For years, Beatrice Bowles, practitioner of the ancient craft of storytelling, has been sharing tales from all over the world.
At first, because Miss Muffet ran away when a spider sat down beside her in the nursery rhyme, I was scared of spiders. Then I read Charlotte’s Web and changed my mind.
Now as a writer, storyteller, and gardener, I’m fascinated by spiders’ crafty, beautiful webs and give thanks for all the good they do…and for the survival secrets they spin. Spiders have survived for more than 360 million years and they exist everywhere on Earth from sea level to cloud level. Spider silk remains the strongest, most flexible fabric of all. And now scientists claim that evolution happens in lateral as well as linear directions–like a web, that is!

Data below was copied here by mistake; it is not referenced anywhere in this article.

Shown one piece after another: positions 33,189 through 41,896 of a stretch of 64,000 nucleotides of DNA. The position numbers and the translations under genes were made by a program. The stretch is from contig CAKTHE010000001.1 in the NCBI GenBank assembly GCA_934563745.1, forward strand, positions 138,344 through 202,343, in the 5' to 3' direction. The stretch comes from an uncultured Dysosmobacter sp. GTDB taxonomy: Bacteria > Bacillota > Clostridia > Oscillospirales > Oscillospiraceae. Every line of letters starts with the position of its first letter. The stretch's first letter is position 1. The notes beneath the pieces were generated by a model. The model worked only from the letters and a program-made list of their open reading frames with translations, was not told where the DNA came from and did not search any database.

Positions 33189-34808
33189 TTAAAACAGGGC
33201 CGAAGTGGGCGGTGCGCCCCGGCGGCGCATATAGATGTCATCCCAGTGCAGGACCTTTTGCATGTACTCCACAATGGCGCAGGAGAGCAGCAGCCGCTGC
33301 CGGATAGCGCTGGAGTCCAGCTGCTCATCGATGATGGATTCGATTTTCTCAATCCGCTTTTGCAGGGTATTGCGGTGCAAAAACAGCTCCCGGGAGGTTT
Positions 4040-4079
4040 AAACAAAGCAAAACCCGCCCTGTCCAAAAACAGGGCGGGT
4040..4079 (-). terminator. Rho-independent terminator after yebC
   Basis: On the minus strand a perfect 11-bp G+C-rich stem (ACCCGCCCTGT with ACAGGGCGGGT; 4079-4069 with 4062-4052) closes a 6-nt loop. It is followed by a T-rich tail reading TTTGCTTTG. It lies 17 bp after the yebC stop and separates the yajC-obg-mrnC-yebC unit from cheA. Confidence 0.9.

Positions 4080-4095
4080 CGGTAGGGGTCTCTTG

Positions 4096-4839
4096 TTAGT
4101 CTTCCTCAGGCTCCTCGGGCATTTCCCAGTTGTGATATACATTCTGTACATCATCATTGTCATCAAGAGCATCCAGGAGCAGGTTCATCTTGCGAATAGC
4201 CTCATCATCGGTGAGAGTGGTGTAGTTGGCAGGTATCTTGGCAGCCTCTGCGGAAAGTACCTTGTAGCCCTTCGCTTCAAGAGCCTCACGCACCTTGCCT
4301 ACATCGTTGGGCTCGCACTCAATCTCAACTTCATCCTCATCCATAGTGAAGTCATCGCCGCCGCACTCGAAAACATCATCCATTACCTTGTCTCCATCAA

Long lasting cultures from Asia, Africa, Europe, and the Americas respect spiders as witty little teachers of children. In Cherokee, Hopi, and Native California traditions, children learn to listen for Spider Grandmother‘s wise little voice to guide them on the risky road of life. Spider stories connect children to their own inner seeds of goodness and wisdom, seeds that are always ready to sprout.
Since the human race has made such “a queer mess of the planet,” wrote EB White, author of Charlotte’s Web, spiders’ survival wisdom is sorely needed, perhaps more than ever before.